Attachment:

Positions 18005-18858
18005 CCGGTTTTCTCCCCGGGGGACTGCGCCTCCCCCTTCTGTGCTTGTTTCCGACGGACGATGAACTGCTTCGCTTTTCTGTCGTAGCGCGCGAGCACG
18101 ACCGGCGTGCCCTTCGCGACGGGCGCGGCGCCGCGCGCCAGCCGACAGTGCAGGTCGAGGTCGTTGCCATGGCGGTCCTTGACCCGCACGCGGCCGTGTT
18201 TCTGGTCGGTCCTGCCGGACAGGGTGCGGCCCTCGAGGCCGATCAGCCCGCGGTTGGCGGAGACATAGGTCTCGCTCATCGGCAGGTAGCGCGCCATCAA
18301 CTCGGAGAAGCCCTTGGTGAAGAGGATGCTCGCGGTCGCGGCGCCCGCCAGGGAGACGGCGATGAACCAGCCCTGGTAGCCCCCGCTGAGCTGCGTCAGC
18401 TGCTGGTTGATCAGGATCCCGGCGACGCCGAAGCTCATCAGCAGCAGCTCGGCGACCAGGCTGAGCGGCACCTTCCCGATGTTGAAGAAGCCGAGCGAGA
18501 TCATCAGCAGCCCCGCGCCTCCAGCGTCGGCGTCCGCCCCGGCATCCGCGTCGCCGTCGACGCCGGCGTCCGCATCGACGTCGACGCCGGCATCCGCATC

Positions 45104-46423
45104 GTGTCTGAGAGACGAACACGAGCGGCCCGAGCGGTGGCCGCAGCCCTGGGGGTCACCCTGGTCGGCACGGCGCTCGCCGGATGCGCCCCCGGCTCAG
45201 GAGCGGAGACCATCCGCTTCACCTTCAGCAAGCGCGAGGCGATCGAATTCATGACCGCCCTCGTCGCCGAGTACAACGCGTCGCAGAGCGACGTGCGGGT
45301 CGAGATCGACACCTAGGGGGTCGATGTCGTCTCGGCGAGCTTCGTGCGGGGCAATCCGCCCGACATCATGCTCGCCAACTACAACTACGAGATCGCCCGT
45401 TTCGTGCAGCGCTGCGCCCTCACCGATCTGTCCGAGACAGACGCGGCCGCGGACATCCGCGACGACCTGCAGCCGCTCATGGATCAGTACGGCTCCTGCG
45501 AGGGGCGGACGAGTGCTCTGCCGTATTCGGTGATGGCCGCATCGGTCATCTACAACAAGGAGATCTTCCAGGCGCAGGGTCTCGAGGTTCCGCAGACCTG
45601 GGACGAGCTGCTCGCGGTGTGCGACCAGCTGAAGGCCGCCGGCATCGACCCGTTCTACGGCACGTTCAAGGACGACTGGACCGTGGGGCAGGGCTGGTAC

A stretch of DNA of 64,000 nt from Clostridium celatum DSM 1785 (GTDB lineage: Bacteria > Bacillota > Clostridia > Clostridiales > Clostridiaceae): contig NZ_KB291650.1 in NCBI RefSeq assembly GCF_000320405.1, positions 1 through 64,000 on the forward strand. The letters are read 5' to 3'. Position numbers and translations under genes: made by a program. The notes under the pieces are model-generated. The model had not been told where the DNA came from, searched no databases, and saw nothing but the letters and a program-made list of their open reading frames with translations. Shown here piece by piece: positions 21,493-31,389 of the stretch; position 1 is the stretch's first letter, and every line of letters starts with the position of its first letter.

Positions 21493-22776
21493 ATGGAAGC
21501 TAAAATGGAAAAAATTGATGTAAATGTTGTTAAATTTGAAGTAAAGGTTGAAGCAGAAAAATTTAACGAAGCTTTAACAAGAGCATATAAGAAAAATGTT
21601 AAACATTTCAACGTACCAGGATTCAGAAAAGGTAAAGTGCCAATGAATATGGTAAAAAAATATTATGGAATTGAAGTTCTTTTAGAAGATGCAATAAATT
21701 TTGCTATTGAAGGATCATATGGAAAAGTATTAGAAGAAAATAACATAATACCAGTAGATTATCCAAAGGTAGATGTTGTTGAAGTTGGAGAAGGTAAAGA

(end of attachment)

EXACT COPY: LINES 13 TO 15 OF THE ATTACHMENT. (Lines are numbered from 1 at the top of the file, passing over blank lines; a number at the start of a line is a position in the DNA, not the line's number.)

45501 AGGGGCGGACGAGTGCTCTGCCGTATTCGGTGATGGCCGCATCGGTCATCTACAACAAGGAGATCTTCCAGGCGCAGGGTCTCGAGGTTCCGCAGACCTG
45601 GGACGAGCTGCTCGCGGTGTGCGACCAGCTGAAGGCCGCCGGCATCGACCCGTTCTACGGCACGTTCAAGGACGACTGGACCGTGGGGCAGGGCTGGTAC

A stretch of DNA of 64,000 nt from Clostridium celatum DSM 1785 (GTDB lineage: Bacteria > Bacillota > Clostridia > Clostridiales > Clostridiaceae): contig NZ_KB291650.1 in NCBI RefSeq assembly GCF_000320405.1, positions 1 through 64,000 on the forward strand. The letters are read 5' to 3'. Position numbers and translations under genes: made by a program. The notes under the pieces are model-generated. The model had not been told where the DNA came from, searched no databases, and saw nothing but the letters and a program-made list of their open reading frames with translations. Shown here piece by piece: positions 21,493-31,389 of the stretch; position 1 is the stretch's first letter, and every line of letters starts with the position of its first letter.